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[/audioplayer]For all its difficulties, Europe is prosperous and safe: one of the best places on Earth. Many other societies have yet to achieve this happy state: some are murderous and poor. Two of the most troubled zones in the world are near Europe: the Middle East, and the Sahelian belt which spans northern Africa.
Unsurprisingly, many of the people who live in these societies would rather live in Europe. Impeded by immigration controls, a small minority of this group are taking matters into their own hands, trying to enter Europe illegally by boat across the Mediterranean. Some succeed, like those now camped in Calais, trying to smuggle their way on to trains and trucks bound for Britain. Others board boats that sink, leaving them floundering in the Med. Sporadically, official Europe rescues these people in a fit of conscience. As with the euro itself, high principle has collided with low politics and the result is avoidable suffering.
Unlike the euro, it would not be difficult to put right. If you step outside the usual angry ding-dong, the posturing of those both pro-immigrant and anti-immigrant; if you resist the easy option taken by the chattering classes who claim the moral high ground by insisting on open borders, you can see that European policy is the result of moral confusion.
Let’s take the ‘duty of rescue’, which is official Europe’s rationale for fishing people out of the sea. People have a right to dream of a life in Europe, but Europe has a moral obligation to rescue, not to make dreams come true.
What does rescue imply and to whom does it apply? Just being poor does not make someone eligible for being ‘rescued’ by a life in Europe. Mass poverty has to be tackled, but the only way it can be done is for poor countries to catch up with the rich ones. There are ways in which we can help that process, but encouraging the mass emigration of their most enterprising young people is not one of them. What makes people truly entitled to rescue is if their ordinary lives are made impossible by violent conflict — and in the current crisis, that means focusing on Syria. Yes, there are other legitimate refugees on those boats, but Syrians alone account for around 40 per cent of the boat people crossing the Mediterranean.
And those Syrians waving and drowning in the sea are merely the tip of a vastly larger iceberg of need. Of Syria’s 20 million people, around half are now displaced. This ten million are the submerged iceberg: the group to whom we have some duty of rescue. They are displaced through circumstance rather than choice. The tiny minority (about 2 per cent) in the sea and camped on our doorstep are part of our duty of rescue, but they should not be allowed to crowd out the needs of others: for one thing, they tend to be richer and more resourceful.
Of the ten million who are displaced, around half are still in Syria, trapped now that Jordan and Lebanon have closed their borders. It is obviously more difficult for Europe to help the internally displaced within Syria, but there are still ways of doing so. These five million should not be forgotten just because they have not created a problem for other nations.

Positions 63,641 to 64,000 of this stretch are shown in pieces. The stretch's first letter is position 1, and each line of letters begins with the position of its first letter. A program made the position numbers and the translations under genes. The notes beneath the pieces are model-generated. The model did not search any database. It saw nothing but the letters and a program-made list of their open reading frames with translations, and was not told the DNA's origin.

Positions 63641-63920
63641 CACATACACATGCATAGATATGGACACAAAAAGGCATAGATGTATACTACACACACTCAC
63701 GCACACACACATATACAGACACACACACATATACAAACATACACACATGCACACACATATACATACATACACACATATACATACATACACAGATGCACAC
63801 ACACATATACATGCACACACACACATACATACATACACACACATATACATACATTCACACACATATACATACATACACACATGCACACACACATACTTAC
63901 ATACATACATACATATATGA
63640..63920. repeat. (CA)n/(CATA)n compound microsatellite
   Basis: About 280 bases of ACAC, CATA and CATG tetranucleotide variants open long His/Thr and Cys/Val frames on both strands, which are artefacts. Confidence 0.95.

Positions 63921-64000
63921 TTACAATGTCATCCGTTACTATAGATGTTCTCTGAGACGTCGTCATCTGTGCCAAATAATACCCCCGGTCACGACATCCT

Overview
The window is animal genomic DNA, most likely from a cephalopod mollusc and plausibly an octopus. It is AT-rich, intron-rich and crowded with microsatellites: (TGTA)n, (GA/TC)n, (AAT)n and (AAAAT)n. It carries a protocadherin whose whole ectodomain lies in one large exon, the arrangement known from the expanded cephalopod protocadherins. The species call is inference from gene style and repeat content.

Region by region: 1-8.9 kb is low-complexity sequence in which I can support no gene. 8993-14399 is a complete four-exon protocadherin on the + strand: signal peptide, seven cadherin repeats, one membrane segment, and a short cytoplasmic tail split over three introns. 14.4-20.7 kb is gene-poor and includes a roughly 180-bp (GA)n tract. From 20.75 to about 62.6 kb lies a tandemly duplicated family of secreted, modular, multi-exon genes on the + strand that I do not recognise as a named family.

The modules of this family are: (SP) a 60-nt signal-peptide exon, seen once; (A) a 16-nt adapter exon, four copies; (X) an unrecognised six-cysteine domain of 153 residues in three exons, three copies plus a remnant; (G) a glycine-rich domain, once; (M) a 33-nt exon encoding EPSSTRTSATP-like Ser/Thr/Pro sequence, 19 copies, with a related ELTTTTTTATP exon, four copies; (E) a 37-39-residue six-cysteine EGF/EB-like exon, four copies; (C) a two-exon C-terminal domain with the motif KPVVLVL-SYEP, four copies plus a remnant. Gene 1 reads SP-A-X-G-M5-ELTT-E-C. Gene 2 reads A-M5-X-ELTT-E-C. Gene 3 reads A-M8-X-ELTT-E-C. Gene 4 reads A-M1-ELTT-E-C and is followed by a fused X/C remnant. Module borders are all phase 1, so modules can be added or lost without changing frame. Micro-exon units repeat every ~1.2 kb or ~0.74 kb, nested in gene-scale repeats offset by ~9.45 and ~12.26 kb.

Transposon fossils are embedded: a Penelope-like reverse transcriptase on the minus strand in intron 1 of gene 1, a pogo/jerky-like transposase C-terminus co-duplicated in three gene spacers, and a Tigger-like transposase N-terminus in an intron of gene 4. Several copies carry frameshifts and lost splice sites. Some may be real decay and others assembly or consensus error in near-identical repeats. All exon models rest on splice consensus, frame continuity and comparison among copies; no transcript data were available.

The other five million are in neighbouring countries: mostly in Jordan, Lebanon and Turkey. How can Europe help these people? The official international solution to refugee situations is camps, a strategy dating back to 1947. This system is not working and, indeed, it cannot possibly work. Just look at Jordan. Nearly 90 per cent of the refugees in Jordan have chosen not to live in the camps but have instead drifted to the cities. They forgo handouts in favour of scratching a living in illegal employment.
So what is wrong with the camps? Having recently visited the largest, Za’atari, I doubt whether it is the standard of living. The UNHCR does a commendable job: people are well-fed and their housing conditions are far superior to the African cities with which I am more familiar. Whatever our duty of rescue to Syrian refugees, improving the material conditions of the camps is not a priority. The problem of the camps is that people have no autonomy: most especially, they are not allowed to work.
In a jobless Arab household in the camps, it is hard for parents to retain authority. Teenage girls are lured into prostitution, teenage boys drift back to Syria and to armed gangs. The lack of autonomy extends beyond work: although there are around 200 Syrian teachers living as refugees in camps, they live in enforced idleness. Refugee children are taught by Jordanian teachers to the Jordanian curriculum. It’s not surprising that refugees overwhelmingly prefer penurious freedom to the restrictions of the camps.
Why is autonomy in the cities penurious? Because the Jordanian authorities do not let refugees work. Given the scale of the influx, the Jordanians are unsurprisingly worried that letting the Syrians work could destabilise their society and, given the disorder elsewhere in the Middle East, this cannot be lightly dismissed. Jordanian security depends upon a complex and delicate system of political inclusion which links the monarchy organically and historically to each part of society. Syrians cannot readily be inserted into this system, which means a section of future Jordanian society will be disconnected and thereby disaffected.